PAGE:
There has been a major return to the zombie genre in horror movies made after 2000.[23] The Living Dead series with Land of the Dead (2005), Diary of the Dead (2007) and Survival of the Dead (2010).[24]

A larger trend is a return to the extreme, graphic violence that characterized much of the type of low-budget, exploitation horror from the post-Vietnam years. Films such as Audition (1999), Wrong Turn (2003), and the Australian film Wolf Creek (2005), took their cues from The Last House on the Left (1972), The Texas Chain Saw Massacre (1974), and The Hills Have Eyes (1977). An extension of this trend was the emergence of a type of horror with emphasis on depictions of torture, suffering and violent deaths, (variously referred to as "horror porn", "torture porn", "splatterporn", and "gore-nography") with films such as Ghost Ship (2002), Eight Legged Freaks (2002), The Collector, The Tortured, Saw, Hostel, and their respective sequels, frequently singled out as examples of emergence of this subgenre.[25] The Saw film series holds the Guinness World Record of the highest-grossing horror franchise in history.[26] Finally with the arrival of Paranormal Activity (2009), which was well received by critics and an excellent reception at the box office, minimal thought started by The Blair Witch Project was reaffirmed and is expected to be continued successfully in other low-budget productions.

Remakes of earlier horror movies became routine in the 2000s. In addition to 2004's remake of Dawn of the Dead, as well as 2003's remake of both Herschell Gordon Lewis' cult classic 2001 Maniacs and the remake of Tobe Hooper's classic The Texas Chainsaw Massacre, there was also the 2007 Rob Zombie-written and -directed remake of John Carpenter's Halloween.[27] The film focused more on Michael's backstory than the original did, devoting the first half of the film to Michael's childhood. It was critically panned by most,[28][29] but was a success in its theatrical run, spurring its own sequel. This film helped to start a "reimagining" riot in horror film makers. Among the many remakes or "reimaginings" of other popular horror films and franchises are films such as Thirteen Ghosts (2001), The Texas Chainsaw Massacre (2003), The Hills Have Eyes (2006), Friday the 13th (2009),[30] A Nightmare on Elm Street (2010),[31] Children of the Corn (2009),[32] Prom Night (2008), Day of the Dead (2008) and My Bloody Valentine (2009).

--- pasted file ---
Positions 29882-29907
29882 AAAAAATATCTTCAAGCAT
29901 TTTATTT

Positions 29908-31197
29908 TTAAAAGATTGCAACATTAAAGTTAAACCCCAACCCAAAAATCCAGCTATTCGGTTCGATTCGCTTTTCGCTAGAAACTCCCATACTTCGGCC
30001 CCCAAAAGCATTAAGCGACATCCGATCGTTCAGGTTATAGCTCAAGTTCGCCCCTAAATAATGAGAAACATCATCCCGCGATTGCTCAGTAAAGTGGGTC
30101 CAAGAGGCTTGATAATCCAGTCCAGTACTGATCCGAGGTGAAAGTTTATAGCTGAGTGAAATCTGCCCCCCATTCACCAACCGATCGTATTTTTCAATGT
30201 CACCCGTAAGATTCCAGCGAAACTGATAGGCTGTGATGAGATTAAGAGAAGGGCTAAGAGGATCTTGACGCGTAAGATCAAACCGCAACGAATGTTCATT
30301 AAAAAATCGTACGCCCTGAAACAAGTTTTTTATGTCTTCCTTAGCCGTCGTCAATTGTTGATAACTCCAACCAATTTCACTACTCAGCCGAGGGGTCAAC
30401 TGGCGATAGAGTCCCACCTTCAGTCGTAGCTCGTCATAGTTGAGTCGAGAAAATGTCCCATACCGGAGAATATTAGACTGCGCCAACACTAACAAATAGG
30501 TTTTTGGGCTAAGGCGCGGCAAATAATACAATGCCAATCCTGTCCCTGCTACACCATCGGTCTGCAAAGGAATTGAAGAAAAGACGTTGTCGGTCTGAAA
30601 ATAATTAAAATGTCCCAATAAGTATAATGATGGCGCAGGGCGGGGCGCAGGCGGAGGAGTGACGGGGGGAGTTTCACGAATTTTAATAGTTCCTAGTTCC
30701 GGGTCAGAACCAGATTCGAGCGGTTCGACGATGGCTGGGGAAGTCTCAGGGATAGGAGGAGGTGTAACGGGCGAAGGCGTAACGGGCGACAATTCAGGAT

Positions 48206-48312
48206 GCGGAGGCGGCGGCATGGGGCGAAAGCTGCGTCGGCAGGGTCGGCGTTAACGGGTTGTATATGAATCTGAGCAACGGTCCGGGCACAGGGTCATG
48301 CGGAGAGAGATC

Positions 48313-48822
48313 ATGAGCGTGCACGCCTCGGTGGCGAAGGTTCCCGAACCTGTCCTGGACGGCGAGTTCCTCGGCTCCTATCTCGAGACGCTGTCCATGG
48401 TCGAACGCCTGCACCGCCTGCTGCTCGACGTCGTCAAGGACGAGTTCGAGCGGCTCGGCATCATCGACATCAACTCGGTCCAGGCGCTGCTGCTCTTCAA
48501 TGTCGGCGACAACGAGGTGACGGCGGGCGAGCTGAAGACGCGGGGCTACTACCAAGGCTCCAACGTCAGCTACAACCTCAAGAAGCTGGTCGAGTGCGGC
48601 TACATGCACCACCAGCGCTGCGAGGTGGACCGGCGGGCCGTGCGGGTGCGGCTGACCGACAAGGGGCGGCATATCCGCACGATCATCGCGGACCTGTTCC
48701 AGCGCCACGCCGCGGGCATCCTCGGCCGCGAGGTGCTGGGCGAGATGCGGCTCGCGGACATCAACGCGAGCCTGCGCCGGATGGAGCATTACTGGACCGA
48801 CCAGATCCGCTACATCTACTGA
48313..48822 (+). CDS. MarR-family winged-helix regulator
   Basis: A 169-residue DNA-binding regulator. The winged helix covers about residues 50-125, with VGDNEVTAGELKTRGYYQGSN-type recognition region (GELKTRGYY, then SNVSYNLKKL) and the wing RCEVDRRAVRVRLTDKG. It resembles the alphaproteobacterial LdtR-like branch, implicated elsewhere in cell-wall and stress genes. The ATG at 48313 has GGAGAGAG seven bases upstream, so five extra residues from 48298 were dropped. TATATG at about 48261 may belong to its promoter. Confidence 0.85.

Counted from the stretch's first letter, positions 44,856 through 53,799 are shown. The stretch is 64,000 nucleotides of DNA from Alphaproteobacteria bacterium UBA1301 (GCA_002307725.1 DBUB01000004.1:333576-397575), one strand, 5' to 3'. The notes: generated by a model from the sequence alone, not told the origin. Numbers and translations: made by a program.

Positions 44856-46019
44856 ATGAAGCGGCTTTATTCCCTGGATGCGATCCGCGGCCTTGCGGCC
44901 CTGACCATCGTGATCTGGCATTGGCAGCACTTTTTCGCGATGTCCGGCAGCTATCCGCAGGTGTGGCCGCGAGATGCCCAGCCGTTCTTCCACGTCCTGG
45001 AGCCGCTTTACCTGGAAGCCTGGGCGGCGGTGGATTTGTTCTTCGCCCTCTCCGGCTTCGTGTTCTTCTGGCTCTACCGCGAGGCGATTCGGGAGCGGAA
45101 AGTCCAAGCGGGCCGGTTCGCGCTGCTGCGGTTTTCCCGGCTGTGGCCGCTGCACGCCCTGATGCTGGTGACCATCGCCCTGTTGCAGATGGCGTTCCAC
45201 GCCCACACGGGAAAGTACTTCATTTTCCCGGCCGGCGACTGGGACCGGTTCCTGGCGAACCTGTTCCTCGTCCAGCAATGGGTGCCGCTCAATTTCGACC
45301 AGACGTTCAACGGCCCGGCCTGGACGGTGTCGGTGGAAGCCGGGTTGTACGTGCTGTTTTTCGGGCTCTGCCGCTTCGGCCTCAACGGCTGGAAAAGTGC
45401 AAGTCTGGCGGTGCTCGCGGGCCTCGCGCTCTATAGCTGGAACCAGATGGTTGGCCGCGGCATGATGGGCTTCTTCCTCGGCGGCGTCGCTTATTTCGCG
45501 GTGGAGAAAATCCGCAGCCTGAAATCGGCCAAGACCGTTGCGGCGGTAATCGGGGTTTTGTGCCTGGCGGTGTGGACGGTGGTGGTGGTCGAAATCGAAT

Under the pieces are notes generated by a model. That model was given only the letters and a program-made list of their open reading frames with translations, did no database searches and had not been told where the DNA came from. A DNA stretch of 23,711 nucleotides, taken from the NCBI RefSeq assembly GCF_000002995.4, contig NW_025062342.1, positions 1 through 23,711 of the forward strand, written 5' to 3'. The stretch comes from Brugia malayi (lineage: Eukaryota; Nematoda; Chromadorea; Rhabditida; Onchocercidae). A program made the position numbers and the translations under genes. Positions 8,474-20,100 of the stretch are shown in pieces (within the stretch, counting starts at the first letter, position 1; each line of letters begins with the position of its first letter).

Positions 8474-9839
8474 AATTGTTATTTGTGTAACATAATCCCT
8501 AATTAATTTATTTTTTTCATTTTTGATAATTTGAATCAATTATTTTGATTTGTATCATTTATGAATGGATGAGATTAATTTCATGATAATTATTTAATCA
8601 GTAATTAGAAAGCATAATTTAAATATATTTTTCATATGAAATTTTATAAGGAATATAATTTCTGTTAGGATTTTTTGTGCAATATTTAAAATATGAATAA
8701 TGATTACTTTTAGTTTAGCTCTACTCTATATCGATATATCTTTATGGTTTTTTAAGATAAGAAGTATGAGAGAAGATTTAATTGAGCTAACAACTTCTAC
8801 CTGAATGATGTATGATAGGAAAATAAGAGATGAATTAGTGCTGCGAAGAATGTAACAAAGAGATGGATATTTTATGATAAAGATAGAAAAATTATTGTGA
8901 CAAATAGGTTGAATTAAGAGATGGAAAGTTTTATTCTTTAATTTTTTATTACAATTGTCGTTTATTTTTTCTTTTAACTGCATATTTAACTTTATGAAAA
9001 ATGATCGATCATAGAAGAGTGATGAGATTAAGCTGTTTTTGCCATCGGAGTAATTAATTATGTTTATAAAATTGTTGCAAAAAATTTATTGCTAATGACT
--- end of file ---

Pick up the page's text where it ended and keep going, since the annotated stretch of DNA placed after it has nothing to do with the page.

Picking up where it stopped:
The following are some of the most popular horror films released in the 2000s:

2010s

Remakes remain popular and serialized, found footage style web videos featuring Slender Man became popular on YouTube in the beginning of the decade. Such series included TribeTwelve, EverymanHybrid and Marble Hornets, the latter of which has been adapted into an upcoming feature film. The character as well as the multiple series is credited with reinvigorating interest in found footage as well as urban folklore. Child's Play saw a sequel with Curse of Chucky (2013). While Halloween, Friday the 13th, and Hellraiser all have reboots in the works.[33][34][35] Horror has become prominent on television with The Walking Dead, American Horror Story, Under the Dome, and The Strain, also many popular horror films have had successful television series made: Psycho spawned Bates Motel, The Silence of the Lambs spawned Hannibal, while Scream and Friday the 13th both have television series in development.[36][37] You're Next (2011), and The Cabin in the Woods (2012) led to a return to the slasher genre.